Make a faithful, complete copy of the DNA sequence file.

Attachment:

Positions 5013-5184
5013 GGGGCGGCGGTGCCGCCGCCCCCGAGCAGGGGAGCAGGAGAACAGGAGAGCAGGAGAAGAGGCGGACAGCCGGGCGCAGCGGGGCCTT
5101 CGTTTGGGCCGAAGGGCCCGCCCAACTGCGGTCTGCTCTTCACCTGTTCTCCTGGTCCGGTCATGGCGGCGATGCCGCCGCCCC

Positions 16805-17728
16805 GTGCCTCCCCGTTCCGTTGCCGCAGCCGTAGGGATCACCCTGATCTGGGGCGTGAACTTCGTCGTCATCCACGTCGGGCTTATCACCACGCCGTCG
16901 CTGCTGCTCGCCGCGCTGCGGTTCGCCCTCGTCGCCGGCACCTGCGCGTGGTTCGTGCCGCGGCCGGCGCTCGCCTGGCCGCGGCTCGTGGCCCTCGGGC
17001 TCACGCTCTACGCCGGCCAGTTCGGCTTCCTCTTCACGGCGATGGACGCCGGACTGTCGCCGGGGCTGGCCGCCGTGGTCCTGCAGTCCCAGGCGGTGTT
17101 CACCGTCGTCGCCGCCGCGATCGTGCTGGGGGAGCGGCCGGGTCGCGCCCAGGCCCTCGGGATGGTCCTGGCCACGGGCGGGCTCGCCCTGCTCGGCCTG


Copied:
Positions 5013-5184
5013 GGGGCGGCGGTGCCGCCGCCCCCGAGCAGGGGAGCAGGAGAACAGGAGAGCAGGAGAAGAGGCGGACAGCCGGGCGCAGCGGGGCCTT
5101 CGTTTGGGCCGAAGGGCCCGCCCAACTGCGGTCTGCTCTTCACCTGTTCTCCTGGTCCGGTCATGGCGGCGATGCCGCCGCCCC

Positions 16805-17728
16805 GTGCCTCCCCGTTCCGTTGCCGCAGCCGTAGGGATCACCCTGATCTGGGGCGTGAACTTCGTCGTCATCCACGTCGGGCTTATCACCACGCCGTCG
16901 CTGCTGCTCGCCGCGCTGCGGTTCGCCCTCGTCGCCGGCACCTGCGCGTGGTTCGTGCCGCGGCCGGCGCTCGCCTGGCCGCGGCTCGTGGCCCTCGGGC
17001 TCACGCTCTACGCCGGCCAGTTCGGCTTCCTCTTCACGGCGATGGACGCCGGACTGTCGCCGGGGCTGGCCGCCGTGGTCCTGCAGTCCCAGGCGGTGTT
17101 CACCGTCGTCGCCGCCGCGATCGTGCTGGGGGAGCGGCCGGGTCGCGCCCAGGCCCTCGGGATGGTCCTGGCCACGGGCGGGCTCGCCCTGCTCGGCCTG